Our interview this week was with Lee Picken. Lee has been involved in so many incredible fundraising efforts over the years and raised incredible amounts of money for the most worthy causes. We have absolutely no idea how she juggles it all. Even as she was answering these questions for us this week she was in the midst of a local online charity auction.
Can you tell us about your incredible fundraising?
For me, my fundraising sort of falls into 3 categories: Simpsons Special Care Babies, where I was a trustee for several years, the higher profile events like the Auction for Kira and the several subsequent auctions and then lastly there’s the local stuff – school, community events and things like that
I’ve done lots of little bits of fundraising throughout my life, my mum was very much involved in local fundraising when I was younger, so I’ve been around it forever. The trigger for my own fundraising was my daughter being sick after she was born in 2014. She was born with a condition called Meconium Aspiration Syndrome, basically she inhaled her own poo into her lungs – lovely! She was a very sick baby, we thought we were going to lose her several times during her first couple of weeks, but thankfully after a lot of amazing medical care and 2 months in the neonatal unit at Simpsons, she pulled through and we are so lucky that she is completely fine, with no lasting side-effects, which is nothing short of a miracle really.
I suppose a few months after she was born and I started to replay everything that had happened, I was quite overwhelmed with a desire to give something back to the amazing medical team at Simpsons. Coincidentally, around this time I saw a Facebook request for people with admin skills to join the board of trustees for Simpsons Special Care Babies charity, which immediately jumped out at me as something I could do. So that was really the start of it, I joined the committee at SSCB in the summer of 2015 and it went from there. They were in a process of transition when I joined, several committee members were moving on and it quickly became clear that I had skills that they could utilise. My background was event management and although I had been out of that for a few years by the time I joined SSCB, I could immediately see that by using those skills, I could help to raise the profile of the charity and raise money at the same time, that’s when Bubbles for Babies ladies lunch began!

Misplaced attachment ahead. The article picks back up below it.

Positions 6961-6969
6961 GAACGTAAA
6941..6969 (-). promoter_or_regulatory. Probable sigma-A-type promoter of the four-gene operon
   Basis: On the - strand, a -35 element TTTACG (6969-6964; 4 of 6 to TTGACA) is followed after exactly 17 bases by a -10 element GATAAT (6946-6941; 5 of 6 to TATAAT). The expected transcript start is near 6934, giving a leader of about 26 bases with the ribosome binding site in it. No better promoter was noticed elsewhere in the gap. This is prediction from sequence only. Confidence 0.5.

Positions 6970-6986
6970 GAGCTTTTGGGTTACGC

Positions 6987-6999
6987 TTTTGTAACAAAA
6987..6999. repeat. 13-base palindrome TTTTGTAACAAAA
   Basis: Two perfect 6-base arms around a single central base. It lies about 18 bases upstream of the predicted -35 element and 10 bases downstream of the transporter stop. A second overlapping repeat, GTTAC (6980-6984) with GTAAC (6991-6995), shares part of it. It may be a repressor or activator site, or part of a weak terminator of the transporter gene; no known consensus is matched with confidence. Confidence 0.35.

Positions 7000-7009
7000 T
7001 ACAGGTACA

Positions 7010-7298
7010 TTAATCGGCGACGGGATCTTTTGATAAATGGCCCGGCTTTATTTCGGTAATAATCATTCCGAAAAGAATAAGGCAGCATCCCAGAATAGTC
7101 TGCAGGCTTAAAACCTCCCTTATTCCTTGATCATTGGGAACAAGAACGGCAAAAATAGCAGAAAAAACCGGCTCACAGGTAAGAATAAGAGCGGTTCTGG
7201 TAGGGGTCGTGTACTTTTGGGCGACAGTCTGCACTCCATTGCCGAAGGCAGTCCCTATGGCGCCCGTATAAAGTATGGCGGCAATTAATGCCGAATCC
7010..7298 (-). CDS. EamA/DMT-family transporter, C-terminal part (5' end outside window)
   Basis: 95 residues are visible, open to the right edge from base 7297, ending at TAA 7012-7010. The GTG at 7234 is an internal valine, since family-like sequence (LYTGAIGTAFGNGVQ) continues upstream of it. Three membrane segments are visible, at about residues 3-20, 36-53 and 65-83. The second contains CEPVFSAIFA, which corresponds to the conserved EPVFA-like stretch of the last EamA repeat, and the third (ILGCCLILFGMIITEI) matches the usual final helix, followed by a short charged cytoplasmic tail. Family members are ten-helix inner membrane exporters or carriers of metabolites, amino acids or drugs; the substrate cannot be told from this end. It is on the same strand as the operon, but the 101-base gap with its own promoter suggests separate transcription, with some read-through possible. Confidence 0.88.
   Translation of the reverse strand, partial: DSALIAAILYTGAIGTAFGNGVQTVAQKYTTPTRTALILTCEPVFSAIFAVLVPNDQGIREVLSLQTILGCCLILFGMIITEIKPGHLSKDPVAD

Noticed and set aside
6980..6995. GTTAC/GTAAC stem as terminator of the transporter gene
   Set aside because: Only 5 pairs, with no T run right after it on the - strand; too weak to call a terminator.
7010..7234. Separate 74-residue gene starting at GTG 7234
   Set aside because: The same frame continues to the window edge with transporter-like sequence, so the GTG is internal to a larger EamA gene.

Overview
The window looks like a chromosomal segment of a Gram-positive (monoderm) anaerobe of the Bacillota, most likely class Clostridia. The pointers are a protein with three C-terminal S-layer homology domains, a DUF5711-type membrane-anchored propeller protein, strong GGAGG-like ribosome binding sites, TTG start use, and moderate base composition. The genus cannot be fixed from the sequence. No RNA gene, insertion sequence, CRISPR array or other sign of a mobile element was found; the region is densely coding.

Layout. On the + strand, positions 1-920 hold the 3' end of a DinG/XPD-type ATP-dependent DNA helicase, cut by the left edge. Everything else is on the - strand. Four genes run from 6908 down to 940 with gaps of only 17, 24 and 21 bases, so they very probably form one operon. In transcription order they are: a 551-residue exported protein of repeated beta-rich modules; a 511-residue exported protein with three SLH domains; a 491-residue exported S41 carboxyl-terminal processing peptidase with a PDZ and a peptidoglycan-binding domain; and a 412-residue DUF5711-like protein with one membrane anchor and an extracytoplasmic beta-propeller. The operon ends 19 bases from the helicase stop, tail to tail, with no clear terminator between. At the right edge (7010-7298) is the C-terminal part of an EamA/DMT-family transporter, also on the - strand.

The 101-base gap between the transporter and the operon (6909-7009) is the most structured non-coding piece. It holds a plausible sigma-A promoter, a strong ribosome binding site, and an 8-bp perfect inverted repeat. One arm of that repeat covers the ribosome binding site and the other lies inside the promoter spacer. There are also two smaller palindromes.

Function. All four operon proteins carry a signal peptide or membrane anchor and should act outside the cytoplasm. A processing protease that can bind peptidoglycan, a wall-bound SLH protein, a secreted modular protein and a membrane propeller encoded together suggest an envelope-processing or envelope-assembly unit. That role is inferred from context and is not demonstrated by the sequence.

Bubbles for Babies is the most precious thing to me, the thing that’s closest to my heart. It didn’t ever raise the amount of money that some of the subsequent auctions etc. did, but it wasn’t just about that for me, it was about getting women with a link to Simpsons together to chat, reminisce and then raise money as a sort of by-product! I did 3 lunches in total and I had kind of hoped to keep doing them but for various reasons, I suspect that won’t happen, but never say never!
The auctions were different, I kind of fell into doing those! The first auction, the ‘Kira the Machine’ one, back in May 2018, came about after a chat on EGG Facebook page on a Saturday night with a bunch of ladies that I don’t know. I think everyone was feeling the same as I was about Kira Noble and her family, a real desire to help them reach their goal to get her medical treatment that would potentially save her life. It wasn’t a huge stretch for me to put myself in Kira’s mum’s shoes and know that if she was my child, I’d be doing exactly what Aud Noble was doing, which was trying to move heaven and earth to help her wee girl. I can feel tears coming into my eyes as I’m writing this, even 3 years down the line, their story really affected me. The EGG chat was basically along the lines of how could we, a bunch of local women, do something significant to help. Many of us had small businesses and it wanted to do something to help the fundraising, but couldn’t quite see the best way to achieve that and that’s when the auction idea came to me – probably fuelled by wine, as my best ideas often are!
It moved so quickly after that, it had to really because Kira’s family were up against a very short deadline – I think they had to have reached their target by 2 weeks from the date of that first EGG chat. So I posted on EGG immediately, the fabulous Kylie Reid, who runs EGG, was on holiday at the time and so I was a bit naughty and decided to go for forgiveness rather than permission and within a couple of hours of posting – at 9pm – I had well over a hundred offers of auction prizes, by the time the auction started, a whole 3 days later, it was 200+! From there it was a bit of a juggernaut and by the following Saturday we had raised just short of £25K, which just blew me away to be honest. I’d be lying if I said that I didn’t get a total buzz from the auctions, the way the money just piles in for the charity is equally exciting and humbling, they’re a lot of fun to do and also a fantastic way to make money for charity quickly. However, I really need to big up EGG here, I couldn’t have done it without Kylie and the fabulous EGG community, they were fundamental to making all 3 of the auctions work and they really did work, the EGG auctions have raised around £60K to date.